Covered walkway at SHS set to be demolished despite SAF protest


The Sarasota Architectural Foundation, which led the effort to save Sarasota High School's landmark Building 4 from demolition, has appealed to Sarasota County Schools to not demolish the covered walkway that connects the Paul Rudolph-designed campus addition to the original brick building constructed in 1927.

shs walkway2

The Paul Rudolph-designed walkway that connects the 1927 old building, now Sarasota Museum of Art, to the Rudolph-designed 1960 new building. Staff photo / Harold Bubil; 2013.

But the school district says it no longer needs the walkway, because most of it stands outside the new west boundary of the campus.

District deputy superintendent Scott Lempe also said that Sarasota Museum of Art, a branch of Ringling College of Art + Design, doesn't want the walkway and wants it demolished.

The SAF has contacted both Ringling College President Larry Thompson and SMOA President Wendy Surkis in an attempt to pursuade them to keep the "canopies."

"We don't have an interest in keeping the walkway covers," wrote Lempe in an email to SAF board member Elliott Himelfarb. "They are in ill-repair and will be outside the security perimeter of the school, so (they) will have no utility once the renovation is complete."

In an interview with the Herald-Tribune today, SAF board member Dan Snyder said SAF supporter and noted architect Carl Abbott visited the walkway earlier this week and found it to be in good repair.

This photo taken Jan. 28, 2010 shows a student studying under the Esplanades covered walkways, which were designed by Frank Lloyd Wright,  that total one and a half miles of the campus at Florida Southern College in Lakeland, Fla.  The Florida Southern College campus is home to the world's largest single-site collection of Frank Lloyd Wright architecture.(AP Photo/Julie Fletcher)

A student studies under the Esplanades, a network of  covered walkways designed by Frank Lloyd Wright at Florida Southern College in Lakeland. The Florida Southern College campus is home to the world's largest single-site collection of Frank Lloyd Wright architecture.(AP Photo/Julie Fletcher)

The walkway was designed by Rudolph to provide cover to students as they walked from the "old" building to the "new" building, which opened in 1960. Many observers feel Rudolph was inspired by the "Esplanades" designed by Frank Lloyd Wright at Florida Southern College in the late 1930s.

"The covered walkways were part of the original Rudolph design concept for his addition to SHS, 1960," Snyder wrote in an email to the Herald-Tribune.

The SAF has a photograph dated Feb. 9, 1960, showing the walkways in place.

"The School Board, although they demolished the interior of Rudolph's classroom building (No. 4), are doing a great job 'restoring' the exterior of the addition," wrote Snyder.

Work on the National Register of Historic Places building is underway and should be complete by the end of the year.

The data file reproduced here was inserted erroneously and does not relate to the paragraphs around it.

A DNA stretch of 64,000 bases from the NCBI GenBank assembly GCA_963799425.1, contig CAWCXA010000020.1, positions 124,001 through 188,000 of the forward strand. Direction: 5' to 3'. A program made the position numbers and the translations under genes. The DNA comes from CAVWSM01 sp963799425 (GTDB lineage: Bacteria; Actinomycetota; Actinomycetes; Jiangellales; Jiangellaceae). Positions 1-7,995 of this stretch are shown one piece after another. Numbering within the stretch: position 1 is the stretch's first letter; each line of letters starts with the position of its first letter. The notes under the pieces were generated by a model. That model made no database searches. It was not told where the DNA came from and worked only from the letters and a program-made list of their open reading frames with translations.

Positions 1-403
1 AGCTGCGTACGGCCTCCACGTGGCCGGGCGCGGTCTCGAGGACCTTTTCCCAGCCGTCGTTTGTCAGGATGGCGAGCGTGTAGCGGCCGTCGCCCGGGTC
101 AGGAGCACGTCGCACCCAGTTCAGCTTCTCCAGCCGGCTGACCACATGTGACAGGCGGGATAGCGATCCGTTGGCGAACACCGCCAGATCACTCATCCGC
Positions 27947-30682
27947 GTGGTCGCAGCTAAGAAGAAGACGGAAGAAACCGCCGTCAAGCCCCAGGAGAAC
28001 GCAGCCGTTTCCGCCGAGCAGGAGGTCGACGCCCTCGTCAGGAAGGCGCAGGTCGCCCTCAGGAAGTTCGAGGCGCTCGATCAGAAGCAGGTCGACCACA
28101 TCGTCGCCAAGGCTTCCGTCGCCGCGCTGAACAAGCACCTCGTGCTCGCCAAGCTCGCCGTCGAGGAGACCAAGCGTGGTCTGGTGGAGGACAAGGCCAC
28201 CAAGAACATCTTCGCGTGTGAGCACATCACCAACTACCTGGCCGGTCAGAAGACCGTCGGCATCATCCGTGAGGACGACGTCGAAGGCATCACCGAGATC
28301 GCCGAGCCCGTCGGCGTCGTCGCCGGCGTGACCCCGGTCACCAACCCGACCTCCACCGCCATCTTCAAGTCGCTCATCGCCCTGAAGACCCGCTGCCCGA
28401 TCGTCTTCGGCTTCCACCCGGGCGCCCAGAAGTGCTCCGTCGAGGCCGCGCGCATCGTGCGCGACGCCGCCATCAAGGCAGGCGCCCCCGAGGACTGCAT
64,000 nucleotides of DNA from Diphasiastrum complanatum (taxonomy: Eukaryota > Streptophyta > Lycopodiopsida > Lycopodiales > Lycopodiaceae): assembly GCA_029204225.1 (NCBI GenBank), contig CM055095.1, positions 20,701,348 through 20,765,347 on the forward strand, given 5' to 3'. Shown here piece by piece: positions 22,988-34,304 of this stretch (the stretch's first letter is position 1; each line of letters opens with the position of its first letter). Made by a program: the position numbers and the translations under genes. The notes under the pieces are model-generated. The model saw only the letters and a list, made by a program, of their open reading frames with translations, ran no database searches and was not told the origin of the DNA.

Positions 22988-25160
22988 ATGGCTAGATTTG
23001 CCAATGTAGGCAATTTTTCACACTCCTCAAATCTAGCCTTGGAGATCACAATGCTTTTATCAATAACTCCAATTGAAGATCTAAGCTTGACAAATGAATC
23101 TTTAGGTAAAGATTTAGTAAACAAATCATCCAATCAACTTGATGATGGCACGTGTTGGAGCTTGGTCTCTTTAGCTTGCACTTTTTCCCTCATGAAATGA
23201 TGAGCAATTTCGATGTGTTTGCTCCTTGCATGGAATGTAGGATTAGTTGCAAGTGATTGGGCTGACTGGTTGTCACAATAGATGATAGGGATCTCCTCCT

"It will be Sarasota's most important piece of mid-century architecture, and one of the most important in the country."

Snyder added that the covered walkway is "an integral part of Rudolph's 'total' concept."

"That's a real shame to lose those canopies," said Joe King, co-author of 'Paul Rudolph, The Florida Houses.' Yes, it makes a visual and physical link, and it defines space, as both an edge, and an axis. And just carries that rhythm, pattern against the sky."

Wrote Snyder, "The canopies are an important asset for SMOA -- they provide a visual and physical link from the new museum to one of the most important mid-century buildings in the country. Visitors to the museum would be able to walk down the walkways and see the iconic Rudolph Addition to SHS.

"Seems incongruous that we are creating a museum to hold, protect and display art and at the same time are destroying a very important piece of art, the walkways, a piece that is unique to Sarasota and an important part of our architectural tourism."

Snyder and the SAF believe the key to saving the covered walkway is for Thompson to tell the school board that he wants the walkway to stay.

"Saving the canopies would make the School Board's efforts to preserve the exterior of the Addition a first-class project," Snyder wrote. "Without the canopies, their efforts will be forever damaged, and Sarasota's architectural legacy will, once again, be weakened by a public agency."

Harold Bubil

Recipient of the 2015 Bob Graham Architectural Awareness Award from the American Institute of Architects/Florida-Caribbean, Harold Bubil is real estate editor of the Herald-Tribune Media Group. Born in Newport, R.I., his family moved to Sarasota in 1958. Harold graduated from Sarasota High School in 1970 and the University of Florida in 1974 with a degree in journalism. For the Herald-Tribune, he writes and edits stories about residential real estate, architecture, green building and local development history. He also is a photographer and public speaker. Contact him via email, or at (941) 361-4805.
Last modified: September 5, 2014
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